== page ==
As we enter 2023, many of us will be reflecting on the year gone by and vowing to do a few things differently. After a year that’s been dominated by a cost-of-living crisis, with price hikes on everything from energy bills to mortgages and food, our personal finances are high on the agenda.
A new survey by Hargreaves Lansdown reveals that more than a third (35 per cent) of us are making a financial resolution this year.
Hargreaves Lansdown senior personal finance analyst Sarah Coles said: “In the wake of horrendous price hikes and the subsequent financial carnage of 2022, unsurprisingly an awful lot of us are keen to get back on track financially in the new year.
“More than a third of us will make at least one financial New Year’s resolution, with debts, savings, pensions, investments and protection all in the frame.”
Of course, many New Year resolutions end up being broken by the time January is up.
Sarah said: “However, if they’re going to last us beyond the 2nd January, we need to take the right steps to ensure we keep them too.”
If you want to make more of your money in 2023, here are five top tips for making – and sticking to – your financial resolutions:
1. Work out where you are
It’s always worth taking a little time at the beginning of the year to take stock of your debts, savings, pensions and any investments. Take a cold, hard look at your current situation. Make a comprehensive list of all your balances, debt repayments and contributions so you can see exactly where you are starting from.
2. Set your targets
The next step is working out where you WANT to be. When it comes to debts, the goal is usually to pay down any expensive debts. For savings, it’s building an emergency savings safety net of three to six months’ worth of essential expenses (if you’re working age).
For your pension, the Pensions and Lifetime Savings Association says for a moderate retirement a single person needs £20,800 (including their state pension) per year, and for a more comfortable one they need £33,600.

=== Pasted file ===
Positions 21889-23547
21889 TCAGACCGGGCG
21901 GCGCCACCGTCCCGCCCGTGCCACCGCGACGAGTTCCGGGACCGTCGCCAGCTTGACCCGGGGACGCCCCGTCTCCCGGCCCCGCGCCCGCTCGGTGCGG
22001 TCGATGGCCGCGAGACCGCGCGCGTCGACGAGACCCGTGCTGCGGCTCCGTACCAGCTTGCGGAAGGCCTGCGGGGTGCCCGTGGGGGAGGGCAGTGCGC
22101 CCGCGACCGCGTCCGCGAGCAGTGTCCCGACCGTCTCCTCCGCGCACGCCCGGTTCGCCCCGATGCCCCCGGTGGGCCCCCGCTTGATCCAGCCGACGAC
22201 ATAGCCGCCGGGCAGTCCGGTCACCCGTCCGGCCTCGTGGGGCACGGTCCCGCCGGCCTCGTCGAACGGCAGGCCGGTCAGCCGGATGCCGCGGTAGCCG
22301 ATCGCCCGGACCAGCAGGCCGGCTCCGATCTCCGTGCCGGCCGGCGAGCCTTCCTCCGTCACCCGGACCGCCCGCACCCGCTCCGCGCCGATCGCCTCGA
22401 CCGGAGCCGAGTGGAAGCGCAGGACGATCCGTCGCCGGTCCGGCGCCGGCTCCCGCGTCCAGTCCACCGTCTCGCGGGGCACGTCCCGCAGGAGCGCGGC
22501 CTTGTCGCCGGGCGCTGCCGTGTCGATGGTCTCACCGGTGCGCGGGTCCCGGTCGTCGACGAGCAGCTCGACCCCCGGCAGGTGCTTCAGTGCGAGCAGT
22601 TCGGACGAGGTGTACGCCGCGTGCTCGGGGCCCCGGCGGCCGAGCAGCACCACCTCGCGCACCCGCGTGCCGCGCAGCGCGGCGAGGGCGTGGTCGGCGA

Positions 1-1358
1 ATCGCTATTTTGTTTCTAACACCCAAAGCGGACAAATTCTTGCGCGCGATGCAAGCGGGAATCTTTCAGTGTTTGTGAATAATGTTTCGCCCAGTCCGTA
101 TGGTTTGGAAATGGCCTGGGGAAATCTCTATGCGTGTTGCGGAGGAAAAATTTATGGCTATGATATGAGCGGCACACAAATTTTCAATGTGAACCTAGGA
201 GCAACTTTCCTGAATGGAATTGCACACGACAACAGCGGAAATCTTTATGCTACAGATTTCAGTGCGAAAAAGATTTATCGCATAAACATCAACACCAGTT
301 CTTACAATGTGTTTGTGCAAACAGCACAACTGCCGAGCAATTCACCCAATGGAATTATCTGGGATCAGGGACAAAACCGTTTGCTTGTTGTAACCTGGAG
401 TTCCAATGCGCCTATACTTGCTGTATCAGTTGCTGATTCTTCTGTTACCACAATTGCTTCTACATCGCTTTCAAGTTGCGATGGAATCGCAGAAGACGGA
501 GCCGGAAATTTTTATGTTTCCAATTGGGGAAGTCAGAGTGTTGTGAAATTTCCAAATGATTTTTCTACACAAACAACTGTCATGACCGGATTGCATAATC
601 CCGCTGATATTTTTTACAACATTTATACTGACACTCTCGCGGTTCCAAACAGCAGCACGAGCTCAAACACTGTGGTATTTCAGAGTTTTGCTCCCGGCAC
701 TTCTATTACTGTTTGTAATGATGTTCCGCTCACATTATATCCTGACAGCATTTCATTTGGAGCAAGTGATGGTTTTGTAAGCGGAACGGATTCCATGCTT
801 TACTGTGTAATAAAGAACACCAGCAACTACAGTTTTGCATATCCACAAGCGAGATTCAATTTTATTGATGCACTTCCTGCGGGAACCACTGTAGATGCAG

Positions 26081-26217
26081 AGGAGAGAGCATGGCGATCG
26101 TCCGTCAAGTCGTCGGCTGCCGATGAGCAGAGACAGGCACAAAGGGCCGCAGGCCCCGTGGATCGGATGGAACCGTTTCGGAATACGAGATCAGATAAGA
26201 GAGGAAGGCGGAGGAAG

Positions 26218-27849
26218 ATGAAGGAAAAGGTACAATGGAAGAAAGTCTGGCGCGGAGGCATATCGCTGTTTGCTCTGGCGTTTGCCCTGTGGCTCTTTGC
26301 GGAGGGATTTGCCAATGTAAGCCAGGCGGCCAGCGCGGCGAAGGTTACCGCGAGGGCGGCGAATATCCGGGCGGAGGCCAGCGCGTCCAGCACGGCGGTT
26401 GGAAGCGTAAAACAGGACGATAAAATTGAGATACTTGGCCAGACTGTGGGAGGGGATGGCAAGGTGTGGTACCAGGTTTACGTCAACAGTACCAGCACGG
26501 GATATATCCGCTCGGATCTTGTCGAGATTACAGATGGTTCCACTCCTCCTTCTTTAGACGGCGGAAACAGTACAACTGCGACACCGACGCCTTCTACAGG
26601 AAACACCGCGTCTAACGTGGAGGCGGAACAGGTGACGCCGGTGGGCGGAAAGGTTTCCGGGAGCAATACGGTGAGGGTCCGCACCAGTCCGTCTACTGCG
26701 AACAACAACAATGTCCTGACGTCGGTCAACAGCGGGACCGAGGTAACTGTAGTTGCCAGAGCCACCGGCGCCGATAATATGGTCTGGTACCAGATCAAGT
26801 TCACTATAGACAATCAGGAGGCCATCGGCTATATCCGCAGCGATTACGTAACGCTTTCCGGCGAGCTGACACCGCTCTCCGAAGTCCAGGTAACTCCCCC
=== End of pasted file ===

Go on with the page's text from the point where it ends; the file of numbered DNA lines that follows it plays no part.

When you’re working out how much you need in your pension pot to reach your goal, it’s not unreasonable to work on the basis that you might be able to take four per cent of the pot a year (although the actual amount you can take will vary depending on the income produced).
3. Draw up a budget
This isn’t what anyone wants to do just after Christmas, but it lies at the heart of making all your resolutions a reality. Work out what you have coming in and going out, then use an online calculator to play with the figures, so you free up a lump sum of cash each month.
Part of this process is making sure you’re not overpaying on your bills. Right now, soaring energy prices mean it’s hard to get a cheaper deal than the one you’re on, but you can still shop around for mobile deals, media and broadband.
If you want to find out more about individual financial providers, a Which? membership gives you access to in-depth, expert reviews, ‘Best Buys’ and ‘Don’t Buys’ so you can buy with confidence and make quicker, more informed decisions.
4. Use the cash you free up to hit your top priority first
Start by controlling your debts. If you have debts, it’s worth seeing whether you can switch them somewhere less expensive, so more of your monthly payments can go into paying them off. Then with the extra cash you have freed up, set up a monthly direct debit to pay them down as quickly as possible.
Once the expensive debts are paid off, you should have more extra cash in your budget, which you can use to buy any insurance cover you need to protect your family.
You can also redirect part of your monthly direct debit into a savings account, to build up emergency savings, and part into your pension to make up any shortfall.
5. Then invest
Once you have sorted these aspects of your finances, you’re in a position to start investing, and making the most of your money for the long term. The stock markets have had a rocky 2022, but remember that with investing you need to be prepared to be in it for the long haul. Plan to keep your money invested for at least five years, and only invest what you can afford to after everything else is paid for.
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